This is one of the things that Massimo Pigluicci’s about:
And in his article, “How to Live (Like a Stoic)” in the latest issue of New Philosopher magazine, Massimo Pigliucci said this:
People think that philosophy is about pondering, and ideally answering, questions like the following ones: Does life have meaning? What is a life worth living? How can we best deal with the negative moments in life? But if you walk into a typical modern university philosophy department, seeking a professor to help you out with those queries, you will be sorely disappointed. Instead, you will be offered training in formal logic (which doesn’t hurt, for sure), a bit of history of philosophy (mostly dead white men, but increasingly less so of late), and a lot of thought experiments based on absurdly unlikely situations…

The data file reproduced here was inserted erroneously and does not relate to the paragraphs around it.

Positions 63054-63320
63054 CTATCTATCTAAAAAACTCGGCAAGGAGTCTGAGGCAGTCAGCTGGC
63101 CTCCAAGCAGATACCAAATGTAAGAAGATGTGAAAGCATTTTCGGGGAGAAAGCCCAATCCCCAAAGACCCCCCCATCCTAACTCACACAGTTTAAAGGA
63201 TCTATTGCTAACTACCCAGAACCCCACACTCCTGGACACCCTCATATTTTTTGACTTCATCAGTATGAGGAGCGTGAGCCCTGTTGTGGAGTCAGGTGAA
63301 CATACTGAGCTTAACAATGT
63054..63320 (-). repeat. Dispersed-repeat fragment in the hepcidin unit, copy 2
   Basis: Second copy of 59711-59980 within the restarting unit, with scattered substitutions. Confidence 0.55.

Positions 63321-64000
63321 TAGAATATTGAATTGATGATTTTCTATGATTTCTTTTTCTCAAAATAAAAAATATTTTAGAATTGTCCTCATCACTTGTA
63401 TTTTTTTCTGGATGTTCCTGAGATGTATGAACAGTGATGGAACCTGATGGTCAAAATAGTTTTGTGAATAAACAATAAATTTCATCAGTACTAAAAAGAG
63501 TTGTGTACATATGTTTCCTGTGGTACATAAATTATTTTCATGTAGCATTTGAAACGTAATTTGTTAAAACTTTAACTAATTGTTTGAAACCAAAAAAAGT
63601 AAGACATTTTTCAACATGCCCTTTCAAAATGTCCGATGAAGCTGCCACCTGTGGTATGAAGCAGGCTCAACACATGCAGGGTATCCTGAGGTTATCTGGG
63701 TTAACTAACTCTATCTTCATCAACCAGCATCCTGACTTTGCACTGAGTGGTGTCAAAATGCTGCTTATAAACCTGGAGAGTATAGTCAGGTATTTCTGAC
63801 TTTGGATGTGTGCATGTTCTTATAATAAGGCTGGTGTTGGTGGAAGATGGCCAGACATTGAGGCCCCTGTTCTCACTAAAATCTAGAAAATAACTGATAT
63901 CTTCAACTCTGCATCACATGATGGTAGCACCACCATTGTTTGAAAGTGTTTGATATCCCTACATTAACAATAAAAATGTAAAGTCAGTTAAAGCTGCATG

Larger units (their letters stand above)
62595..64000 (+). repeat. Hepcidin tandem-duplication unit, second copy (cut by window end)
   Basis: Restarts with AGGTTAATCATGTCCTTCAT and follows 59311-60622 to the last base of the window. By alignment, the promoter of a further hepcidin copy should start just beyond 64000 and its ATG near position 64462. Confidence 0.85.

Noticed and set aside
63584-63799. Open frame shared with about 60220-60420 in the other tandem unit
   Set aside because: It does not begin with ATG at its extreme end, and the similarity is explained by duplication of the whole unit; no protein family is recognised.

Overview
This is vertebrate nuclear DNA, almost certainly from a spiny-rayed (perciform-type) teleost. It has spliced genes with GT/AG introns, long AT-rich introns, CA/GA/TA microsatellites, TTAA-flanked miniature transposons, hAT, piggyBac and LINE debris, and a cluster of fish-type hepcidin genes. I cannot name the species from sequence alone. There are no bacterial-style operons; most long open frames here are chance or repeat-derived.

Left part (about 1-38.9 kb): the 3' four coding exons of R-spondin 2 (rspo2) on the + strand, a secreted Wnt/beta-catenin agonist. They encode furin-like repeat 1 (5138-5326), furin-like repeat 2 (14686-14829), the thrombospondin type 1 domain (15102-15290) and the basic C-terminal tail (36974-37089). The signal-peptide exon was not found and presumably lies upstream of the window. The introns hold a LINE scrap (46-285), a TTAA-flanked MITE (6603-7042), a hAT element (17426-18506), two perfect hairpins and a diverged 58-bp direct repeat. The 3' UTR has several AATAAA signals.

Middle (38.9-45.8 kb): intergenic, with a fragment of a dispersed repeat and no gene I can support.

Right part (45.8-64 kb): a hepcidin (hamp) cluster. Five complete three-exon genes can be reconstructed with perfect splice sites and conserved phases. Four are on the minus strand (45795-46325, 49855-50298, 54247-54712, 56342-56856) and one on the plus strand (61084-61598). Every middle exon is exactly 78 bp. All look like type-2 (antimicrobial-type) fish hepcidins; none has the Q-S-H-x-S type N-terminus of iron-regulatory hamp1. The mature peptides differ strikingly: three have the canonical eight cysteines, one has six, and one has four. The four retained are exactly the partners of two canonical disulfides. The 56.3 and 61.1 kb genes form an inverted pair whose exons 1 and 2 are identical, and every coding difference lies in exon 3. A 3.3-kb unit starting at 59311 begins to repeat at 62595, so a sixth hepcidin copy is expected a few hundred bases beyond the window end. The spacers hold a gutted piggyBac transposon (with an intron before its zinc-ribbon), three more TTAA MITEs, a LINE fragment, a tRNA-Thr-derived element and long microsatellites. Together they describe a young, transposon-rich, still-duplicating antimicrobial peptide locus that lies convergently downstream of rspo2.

I’m going to ask everyone in my University’s philosophy department to see if I prove him wrong (or right).
We’ll see what happens. And if he’s spot on, or not.